I can see the documentary value of transforms, as well as their value when drafting a complex design that might require further reviews and adjustments before manufacturing the thing that's being designed, but being new to this paradigm, turning every one of my mistake corrections into its own entity (a Transformation) only clutters everything and doesn't help; quite the opposite.

    Anyway, if you're curious and can stomach it without gagging, here's the link to the document I'm working on:


    I'm sure it'll horrify a few people, but so far I'm getting what I need out of the program. The main reason I'm not sketching things by hand is because I'm building a wall unit for my office and want to have the ability to move things around to experiment with functionality and looks. Otherwise, I'd be assembling cabinets by now.

    I come from the 2-d world, with design experience going back some 40 years, all the way to Corel Draw, Ventura, Pagemaker, Illustrator, etc., which followed paradigms similar to one-another, and as a result, shared ways to do certain tasks. I remember giving AutoCAD a shot a looooooong time ago and being utterly lost, because it was so different, and I have a feeling, given how that's what current CAD software can trace it's lineage to, that that's what I'm running into here.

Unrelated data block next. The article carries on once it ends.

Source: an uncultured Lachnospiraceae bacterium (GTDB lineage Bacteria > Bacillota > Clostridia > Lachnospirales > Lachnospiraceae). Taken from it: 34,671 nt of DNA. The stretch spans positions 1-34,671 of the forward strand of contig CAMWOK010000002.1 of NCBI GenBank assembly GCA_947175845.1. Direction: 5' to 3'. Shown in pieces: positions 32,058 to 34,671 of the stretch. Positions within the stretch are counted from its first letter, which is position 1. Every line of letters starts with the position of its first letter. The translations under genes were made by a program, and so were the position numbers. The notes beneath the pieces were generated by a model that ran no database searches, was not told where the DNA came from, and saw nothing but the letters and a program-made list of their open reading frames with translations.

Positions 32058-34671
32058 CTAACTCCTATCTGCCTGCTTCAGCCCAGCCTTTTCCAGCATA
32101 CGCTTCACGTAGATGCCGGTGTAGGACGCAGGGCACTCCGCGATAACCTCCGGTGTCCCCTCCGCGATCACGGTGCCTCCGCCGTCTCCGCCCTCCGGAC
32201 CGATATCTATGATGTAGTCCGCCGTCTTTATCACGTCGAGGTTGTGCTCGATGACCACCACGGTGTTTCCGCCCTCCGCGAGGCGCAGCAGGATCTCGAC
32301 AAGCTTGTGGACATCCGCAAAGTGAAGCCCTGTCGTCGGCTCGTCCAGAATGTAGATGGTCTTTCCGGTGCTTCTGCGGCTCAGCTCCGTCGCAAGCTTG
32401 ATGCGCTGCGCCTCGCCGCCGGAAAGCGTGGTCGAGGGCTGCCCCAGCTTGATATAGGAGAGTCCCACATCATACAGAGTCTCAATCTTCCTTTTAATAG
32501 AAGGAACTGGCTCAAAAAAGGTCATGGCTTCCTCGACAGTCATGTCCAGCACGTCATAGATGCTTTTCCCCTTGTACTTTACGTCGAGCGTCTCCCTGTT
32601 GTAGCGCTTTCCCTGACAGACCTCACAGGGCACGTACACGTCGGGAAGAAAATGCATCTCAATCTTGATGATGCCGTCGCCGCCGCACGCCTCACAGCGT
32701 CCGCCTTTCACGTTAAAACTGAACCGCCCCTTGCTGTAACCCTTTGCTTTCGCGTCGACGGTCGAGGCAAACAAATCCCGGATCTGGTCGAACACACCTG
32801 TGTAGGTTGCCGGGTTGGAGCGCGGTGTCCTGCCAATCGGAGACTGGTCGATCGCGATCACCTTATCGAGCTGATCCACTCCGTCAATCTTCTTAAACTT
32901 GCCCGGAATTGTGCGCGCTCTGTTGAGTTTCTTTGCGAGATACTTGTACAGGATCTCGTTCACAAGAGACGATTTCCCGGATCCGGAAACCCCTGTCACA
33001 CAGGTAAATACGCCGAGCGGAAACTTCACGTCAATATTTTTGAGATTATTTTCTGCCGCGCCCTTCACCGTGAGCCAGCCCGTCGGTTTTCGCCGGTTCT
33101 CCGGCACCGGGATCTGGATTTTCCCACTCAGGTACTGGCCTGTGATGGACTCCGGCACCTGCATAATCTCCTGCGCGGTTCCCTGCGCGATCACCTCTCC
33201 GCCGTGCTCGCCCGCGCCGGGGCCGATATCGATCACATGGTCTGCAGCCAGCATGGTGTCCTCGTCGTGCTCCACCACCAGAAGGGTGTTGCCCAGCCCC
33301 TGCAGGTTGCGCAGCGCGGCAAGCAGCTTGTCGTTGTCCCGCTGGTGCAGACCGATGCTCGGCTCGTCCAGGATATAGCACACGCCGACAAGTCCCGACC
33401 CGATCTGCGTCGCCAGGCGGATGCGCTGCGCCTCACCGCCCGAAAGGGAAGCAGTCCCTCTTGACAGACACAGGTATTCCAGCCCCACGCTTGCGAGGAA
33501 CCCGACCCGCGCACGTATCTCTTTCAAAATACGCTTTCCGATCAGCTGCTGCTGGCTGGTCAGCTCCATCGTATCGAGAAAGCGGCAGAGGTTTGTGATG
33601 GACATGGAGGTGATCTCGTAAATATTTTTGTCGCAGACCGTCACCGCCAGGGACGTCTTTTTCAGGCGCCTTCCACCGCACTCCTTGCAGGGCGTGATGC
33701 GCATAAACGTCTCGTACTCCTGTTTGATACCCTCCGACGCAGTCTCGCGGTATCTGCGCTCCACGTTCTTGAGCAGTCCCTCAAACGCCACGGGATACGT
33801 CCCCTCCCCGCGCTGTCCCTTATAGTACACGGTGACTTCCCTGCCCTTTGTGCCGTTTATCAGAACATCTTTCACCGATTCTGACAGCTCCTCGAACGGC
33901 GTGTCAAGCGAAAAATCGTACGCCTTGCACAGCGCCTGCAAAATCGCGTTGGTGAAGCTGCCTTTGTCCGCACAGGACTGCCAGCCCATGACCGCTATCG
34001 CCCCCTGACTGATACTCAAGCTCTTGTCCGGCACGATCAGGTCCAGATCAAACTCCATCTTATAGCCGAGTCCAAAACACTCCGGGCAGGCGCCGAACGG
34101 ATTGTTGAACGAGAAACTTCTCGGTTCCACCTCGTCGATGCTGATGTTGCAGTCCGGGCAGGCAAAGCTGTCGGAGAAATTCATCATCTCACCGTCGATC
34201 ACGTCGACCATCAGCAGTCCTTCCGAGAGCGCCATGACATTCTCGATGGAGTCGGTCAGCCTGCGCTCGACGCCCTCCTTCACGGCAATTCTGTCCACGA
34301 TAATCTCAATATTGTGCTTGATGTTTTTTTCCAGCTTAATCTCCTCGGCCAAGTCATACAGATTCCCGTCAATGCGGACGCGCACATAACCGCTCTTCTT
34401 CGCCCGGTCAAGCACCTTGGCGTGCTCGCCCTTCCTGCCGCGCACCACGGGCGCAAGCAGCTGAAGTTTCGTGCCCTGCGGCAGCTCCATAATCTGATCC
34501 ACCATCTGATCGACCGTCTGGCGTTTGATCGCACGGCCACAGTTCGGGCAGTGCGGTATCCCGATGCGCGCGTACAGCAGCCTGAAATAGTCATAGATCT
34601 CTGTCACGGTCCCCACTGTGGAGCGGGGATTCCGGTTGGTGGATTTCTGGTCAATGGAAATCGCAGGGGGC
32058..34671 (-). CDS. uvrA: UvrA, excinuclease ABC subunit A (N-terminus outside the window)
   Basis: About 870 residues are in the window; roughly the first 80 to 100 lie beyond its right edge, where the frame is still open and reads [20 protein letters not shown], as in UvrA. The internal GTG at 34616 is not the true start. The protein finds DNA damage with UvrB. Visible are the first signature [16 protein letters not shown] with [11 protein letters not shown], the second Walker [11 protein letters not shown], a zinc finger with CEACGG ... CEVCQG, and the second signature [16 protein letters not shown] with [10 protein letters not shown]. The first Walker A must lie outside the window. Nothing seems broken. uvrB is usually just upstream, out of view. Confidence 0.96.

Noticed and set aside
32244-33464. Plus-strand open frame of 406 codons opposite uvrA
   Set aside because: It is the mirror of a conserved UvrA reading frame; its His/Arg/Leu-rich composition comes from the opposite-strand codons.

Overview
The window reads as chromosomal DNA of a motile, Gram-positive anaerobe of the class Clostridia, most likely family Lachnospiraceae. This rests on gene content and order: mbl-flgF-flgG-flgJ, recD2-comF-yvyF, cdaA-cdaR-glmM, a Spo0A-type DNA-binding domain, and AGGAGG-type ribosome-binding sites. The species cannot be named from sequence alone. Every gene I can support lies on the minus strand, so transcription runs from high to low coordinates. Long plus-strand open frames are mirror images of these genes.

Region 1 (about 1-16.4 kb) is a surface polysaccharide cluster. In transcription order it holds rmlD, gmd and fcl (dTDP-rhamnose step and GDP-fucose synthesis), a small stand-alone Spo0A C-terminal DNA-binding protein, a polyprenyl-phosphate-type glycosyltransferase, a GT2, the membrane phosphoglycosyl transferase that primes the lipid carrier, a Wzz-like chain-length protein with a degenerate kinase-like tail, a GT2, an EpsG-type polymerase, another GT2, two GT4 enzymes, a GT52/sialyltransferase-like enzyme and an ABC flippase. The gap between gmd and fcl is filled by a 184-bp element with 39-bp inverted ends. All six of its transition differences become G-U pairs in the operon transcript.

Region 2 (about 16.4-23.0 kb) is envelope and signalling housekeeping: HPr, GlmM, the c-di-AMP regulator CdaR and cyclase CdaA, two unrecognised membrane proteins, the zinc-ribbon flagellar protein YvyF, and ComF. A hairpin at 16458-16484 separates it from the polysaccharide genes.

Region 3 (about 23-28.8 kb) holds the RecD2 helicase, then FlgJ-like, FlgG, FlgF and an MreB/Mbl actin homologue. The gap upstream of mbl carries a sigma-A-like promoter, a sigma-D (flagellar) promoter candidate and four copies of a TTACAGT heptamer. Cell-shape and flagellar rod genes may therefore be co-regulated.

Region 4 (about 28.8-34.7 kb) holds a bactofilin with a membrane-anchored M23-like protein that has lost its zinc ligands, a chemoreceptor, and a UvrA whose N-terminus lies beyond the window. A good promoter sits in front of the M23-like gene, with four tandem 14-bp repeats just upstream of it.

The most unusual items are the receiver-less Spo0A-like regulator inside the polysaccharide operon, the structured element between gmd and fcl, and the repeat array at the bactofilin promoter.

As a novice, and having learned that some things are done entirely differently in this "world," I am undergoing a bit of paralysis as I'm pondering some of the decisions I make for hours while I try to anticipate what will come back to bite me two days later.

    Thank you both!

    Alex
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    john_lopez363john_lopez363 Member Posts: 103 ✭✭
    @alex_k506
    Three words.... Take The Training!

    Go through the Fundamentals course series, then the Intermediate and then Advanced.  Go in order.  Once you're done you will have a solid grasp on how to use OnShape.
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    rick_randallrick_randall Member Posts: 153 ✭✭✭
    When I was starting out, I was taught that there is no right way or wrong way to model - only slow ways or fast ways. If your model ends up correct it doesn't matter how you got there.There always seems to be more than one way to do things - and the "experts" seem to know the quickest way to get there (the least amount of steps). With practice you to will learn these things, but your work looks OK to me.
    Keep at it - you'll get there

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    _anton_anton Member, Onshape Employees Posts: 332